Hello fellow Stellaris Enthusiasts,
im Sealside, and i have a lot of games clocked in both pre-Le Guin as well as after the most recent gameplay patch. Like, a low 4-digit amount of hours. I saw that recently there have been a lot of show-off posts along the lines of "i see your 3500 hours and i raise you my 3750 hours"; i certainly cant touch these, but i can comfortably say that i played this game a LOT, and over a rather big period of time.
There are a couple of things about Stellaris that make it a stunning, beautiful and oftentimes very unique experience every game, even if you play the same empire over and over, but two of these factors are more impactful than the others.
One of these things is that you never seem to finish learning Stellaris. I've played dozends of games, watched videos, read articles, as well as thinking a lot about game theory and what i could play to improve my game experience or really just to have fun, and still, every game that i play there are at least a couple of those "oh" moments where you understand that despite your ever-growing game experience, therer is always more. Events that you thought you know inside out suddenly take an unexpected turn, a game mechanic reveals itself to be not what you thought it was, and even unique events randomly dopping in that you never had before.
Like, my last game i was facing the Contingency and the machine empire, who in previous games always became a glitched defense unit, became the Guardian of the galaxy. Small spoiler about the lore/ story of fallen machine empire ahead, read at own risk: And then, once I beat the contigency, the machine empire vanished, it completely disappeared with a small story box popping up, revealing that it was the machine empires sole purpose to destroy the contingency, and they failed the last time, leaving them in the mal-functioning state you find them in. Now that their purpose was fulfilled, they turned their ships and set sail to a target unknown, never to be seen again. I didnt know that. It was such a small thing but it still sent shivers down my spine because it added a totally unexpected, really cool flavor to this specific fallen empire, and I loved it.
The other factor that stands out, of course, is the story that each game tells, and ive never had two games who told the exact same story. No matter if you only played 4 to 5 games or a hundred already, im sure that just as me, you will immediately think about one or two unique encounters when i talk about "memorable enemies".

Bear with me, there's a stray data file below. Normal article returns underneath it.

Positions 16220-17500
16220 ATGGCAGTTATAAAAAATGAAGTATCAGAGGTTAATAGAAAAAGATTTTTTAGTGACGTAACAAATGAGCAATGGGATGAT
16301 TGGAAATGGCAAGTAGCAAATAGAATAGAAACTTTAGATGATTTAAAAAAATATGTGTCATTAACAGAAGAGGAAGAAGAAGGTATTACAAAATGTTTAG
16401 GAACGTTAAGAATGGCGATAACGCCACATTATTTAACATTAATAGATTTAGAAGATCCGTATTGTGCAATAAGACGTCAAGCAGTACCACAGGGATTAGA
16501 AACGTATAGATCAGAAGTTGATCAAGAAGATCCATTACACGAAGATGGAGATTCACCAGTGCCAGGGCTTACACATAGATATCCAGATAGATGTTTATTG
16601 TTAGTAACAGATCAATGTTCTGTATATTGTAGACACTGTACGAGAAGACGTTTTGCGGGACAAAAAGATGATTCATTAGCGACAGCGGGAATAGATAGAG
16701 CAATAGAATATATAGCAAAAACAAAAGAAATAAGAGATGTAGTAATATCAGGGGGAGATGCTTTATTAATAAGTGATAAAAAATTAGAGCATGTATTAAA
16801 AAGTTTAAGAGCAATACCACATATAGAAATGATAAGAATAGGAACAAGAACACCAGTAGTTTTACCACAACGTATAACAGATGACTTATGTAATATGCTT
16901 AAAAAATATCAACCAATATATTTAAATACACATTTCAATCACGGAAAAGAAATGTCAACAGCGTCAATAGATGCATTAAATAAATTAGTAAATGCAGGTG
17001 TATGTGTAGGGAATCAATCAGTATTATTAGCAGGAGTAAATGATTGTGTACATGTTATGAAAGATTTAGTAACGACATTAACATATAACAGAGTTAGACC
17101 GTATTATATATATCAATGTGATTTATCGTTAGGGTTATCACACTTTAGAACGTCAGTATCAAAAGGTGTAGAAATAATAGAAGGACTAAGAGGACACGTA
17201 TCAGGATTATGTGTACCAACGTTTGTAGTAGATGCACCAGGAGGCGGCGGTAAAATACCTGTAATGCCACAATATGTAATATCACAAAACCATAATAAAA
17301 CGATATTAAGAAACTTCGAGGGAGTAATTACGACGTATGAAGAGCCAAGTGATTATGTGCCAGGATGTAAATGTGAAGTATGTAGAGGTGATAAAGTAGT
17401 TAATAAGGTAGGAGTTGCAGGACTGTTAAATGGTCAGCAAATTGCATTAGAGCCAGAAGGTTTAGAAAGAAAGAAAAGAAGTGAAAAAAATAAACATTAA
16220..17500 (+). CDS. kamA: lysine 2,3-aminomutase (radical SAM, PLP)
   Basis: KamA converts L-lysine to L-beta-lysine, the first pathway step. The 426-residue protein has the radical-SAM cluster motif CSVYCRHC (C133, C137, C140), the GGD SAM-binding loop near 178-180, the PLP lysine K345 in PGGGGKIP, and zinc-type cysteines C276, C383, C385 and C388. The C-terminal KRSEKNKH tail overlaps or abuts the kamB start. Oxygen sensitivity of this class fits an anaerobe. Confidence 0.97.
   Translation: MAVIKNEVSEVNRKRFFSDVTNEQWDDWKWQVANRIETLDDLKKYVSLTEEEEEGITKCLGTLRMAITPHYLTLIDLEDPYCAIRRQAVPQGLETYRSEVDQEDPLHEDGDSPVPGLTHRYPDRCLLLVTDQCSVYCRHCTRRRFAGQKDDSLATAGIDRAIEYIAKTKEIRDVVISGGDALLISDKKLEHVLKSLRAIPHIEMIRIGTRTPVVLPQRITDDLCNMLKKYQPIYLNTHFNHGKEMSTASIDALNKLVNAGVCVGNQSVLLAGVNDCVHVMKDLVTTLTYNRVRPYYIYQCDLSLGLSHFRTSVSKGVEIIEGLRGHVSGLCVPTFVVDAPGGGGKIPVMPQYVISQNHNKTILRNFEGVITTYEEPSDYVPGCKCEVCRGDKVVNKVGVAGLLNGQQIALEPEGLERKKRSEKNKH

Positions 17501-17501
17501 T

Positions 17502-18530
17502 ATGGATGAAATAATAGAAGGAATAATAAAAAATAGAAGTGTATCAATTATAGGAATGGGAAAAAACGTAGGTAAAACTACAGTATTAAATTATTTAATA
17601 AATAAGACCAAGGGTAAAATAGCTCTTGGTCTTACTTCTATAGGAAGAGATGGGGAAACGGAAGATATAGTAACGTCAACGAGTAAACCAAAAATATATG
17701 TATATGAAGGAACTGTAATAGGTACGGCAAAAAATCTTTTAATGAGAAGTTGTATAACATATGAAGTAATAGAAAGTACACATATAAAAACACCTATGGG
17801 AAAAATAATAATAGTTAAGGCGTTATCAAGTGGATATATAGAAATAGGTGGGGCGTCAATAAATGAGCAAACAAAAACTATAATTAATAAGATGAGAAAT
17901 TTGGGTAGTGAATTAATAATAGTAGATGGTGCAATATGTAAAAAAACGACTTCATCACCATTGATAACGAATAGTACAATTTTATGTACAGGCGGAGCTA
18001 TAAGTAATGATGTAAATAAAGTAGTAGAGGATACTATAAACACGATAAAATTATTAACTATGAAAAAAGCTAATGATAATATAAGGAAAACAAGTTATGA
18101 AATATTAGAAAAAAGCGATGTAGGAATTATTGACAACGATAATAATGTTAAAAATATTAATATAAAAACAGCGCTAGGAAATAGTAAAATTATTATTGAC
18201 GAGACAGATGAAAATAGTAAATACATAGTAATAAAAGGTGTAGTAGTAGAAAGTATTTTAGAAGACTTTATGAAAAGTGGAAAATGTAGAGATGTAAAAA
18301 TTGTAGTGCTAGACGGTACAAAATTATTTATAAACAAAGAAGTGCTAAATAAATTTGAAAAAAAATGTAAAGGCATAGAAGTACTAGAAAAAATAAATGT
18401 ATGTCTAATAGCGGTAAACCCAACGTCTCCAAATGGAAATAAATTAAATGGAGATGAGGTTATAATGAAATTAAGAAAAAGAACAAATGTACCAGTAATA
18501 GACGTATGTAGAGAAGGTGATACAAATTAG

Maybe it was that Fanatic Purifier who spawned next to you in one of your first games and made you fear for your life from 2210 on, or maybe that Advanced Start Driven Assimilator that conquered half of the map and gave you a major headache for 150 years until you finally beat them? Or maybe until they beat you?
However, the game also has one major "weakness" if you want to call it that, and that is the sheer length of the games. It can easily take you 10 to 15 hours to reach a level of "domination" in a game, depending on your skill, luck and the difficulty you are playing on, and if you really want to play the game out, throughout the endgame and the crisis, this number becomes vastly higher, easily reaching 30, 40 hours a game. So, the amount of games you can play in a set amout of time, especially if you work a normal job and want to do some other activities as well, is mostly rather limited.
I can say that even tho i think i tend to play a lot when i get dedicated to a game, my last match of stellaris took me about two to three weeks to finish and lasted to roughly 2550. It had one of these memorable opponents, an empire that i went to war with no less than 5 times over the course of 300 years. Every time i completely smashed them, two times i took over 50% of their planets and population, expecting them to drop into irrelevance; and every time they would manage to cope, finding a way to aquire new technologies. In the end they were still one of the most powerful AI empires, and one of the wars they put up one hell of a fight even tho i had just beaten them to death 15 years before. And i thought that was really cool and impressive. So I took a screenshot of their empire – their species portrait, logo, ethics, civics and traits – and made them a custom empire. The Connisthian Alignment will get another chance to show their resilience, or maybe even grow more powerful when they dont spawn in my neighborhood. Do that with a few empires from a few of your favorite games, and all of a sudden your new games will develop a very new dynamic political landscape to you, where you dont just find random xeno empires that you have a "meh"-Attitude towards, but instead you find one of your "precurser" empires, which brings back the memories and excitement as well as the knowledge what they are capable off.
Do it. It is worth it. Spawn some of your favorite AI empires as well as some of the empires you designed, and played, yourself in the past, and you will find a political landscape that is much more engaging that the "standard" random AI empire map.
Let me know about your experiences with AI empires, or tell me one of your memorable game experiences you still randomly have to think about!
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© Post "Strong advice from a veteran player: Improve your games story and immersion by turning memorable AI empires into custom empires and spawn them occasionally" for game Stellaris.
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